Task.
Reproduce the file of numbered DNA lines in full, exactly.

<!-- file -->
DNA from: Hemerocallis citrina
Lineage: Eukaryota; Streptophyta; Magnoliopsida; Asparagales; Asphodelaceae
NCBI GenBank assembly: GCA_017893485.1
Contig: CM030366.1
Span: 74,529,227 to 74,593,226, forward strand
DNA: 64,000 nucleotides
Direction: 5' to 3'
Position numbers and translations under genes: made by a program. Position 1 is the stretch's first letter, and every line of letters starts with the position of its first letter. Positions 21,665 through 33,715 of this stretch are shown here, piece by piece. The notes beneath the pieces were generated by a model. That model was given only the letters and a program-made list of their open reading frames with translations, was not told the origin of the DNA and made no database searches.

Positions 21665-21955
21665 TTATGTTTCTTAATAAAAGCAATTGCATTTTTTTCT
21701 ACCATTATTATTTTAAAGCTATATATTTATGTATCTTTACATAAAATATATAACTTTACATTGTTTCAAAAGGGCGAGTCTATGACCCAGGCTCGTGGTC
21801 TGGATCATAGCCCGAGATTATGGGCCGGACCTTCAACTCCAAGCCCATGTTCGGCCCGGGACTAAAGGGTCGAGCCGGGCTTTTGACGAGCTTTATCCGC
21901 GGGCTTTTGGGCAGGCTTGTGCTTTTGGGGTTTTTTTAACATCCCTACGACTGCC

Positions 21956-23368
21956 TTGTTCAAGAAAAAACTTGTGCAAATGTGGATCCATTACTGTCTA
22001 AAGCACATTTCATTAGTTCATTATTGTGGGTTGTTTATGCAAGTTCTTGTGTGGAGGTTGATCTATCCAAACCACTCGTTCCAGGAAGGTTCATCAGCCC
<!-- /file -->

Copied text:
DNA from: Hemerocallis citrina
Lineage: Eukaryota; Streptophyta; Magnoliopsida; Asparagales; Asphodelaceae
NCBI GenBank assembly: GCA_017893485.1
Contig: CM030366.1
Span: 74,529,227 to 74,593,226, forward strand
DNA: 64,000 nucleotides
Direction: 5' to 3'
Position numbers and translations under genes: made by a program. Position 1 is the stretch's first letter, and every line of letters starts with the position of its first letter. Positions 21,665 through 33,715 of this stretch are shown here, piece by piece. The notes beneath the pieces were generated by a model. That model was given only the letters and a program-made list of their open reading frames with translations, was not told the origin of the DNA and made no database searches.

Positions 21665-21955
21665 TTATGTTTCTTAATAAAAGCAATTGCATTTTTTTCT
21701 ACCATTATTATTTTAAAGCTATATATTTATGTATCTTTACATAAAATATATAACTTTACATTGTTTCAAAAGGGCGAGTCTATGACCCAGGCTCGTGGTC
21801 TGGATCATAGCCCGAGATTATGGGCCGGACCTTCAACTCCAAGCCCATGTTCGGCCCGGGACTAAAGGGTCGAGCCGGGCTTTTGACGAGCTTTATCCGC
21901 GGGCTTTTGGGCAGGCTTGTGCTTTTGGGGTTTTTTTAACATCCCTACGACTGCC

Positions 21956-23368
21956 TTGTTCAAGAAAAAACTTGTGCAAATGTGGATCCATTACTGTCTA
22001 AAGCACATTTCATTAGTTCATTATTGTGGGTTGTTTATGCAAGTTCTTGTGTGGAGGTTGATCTATCCAAACCACTCGTTCCAGGAAGGTTCATCAGCCC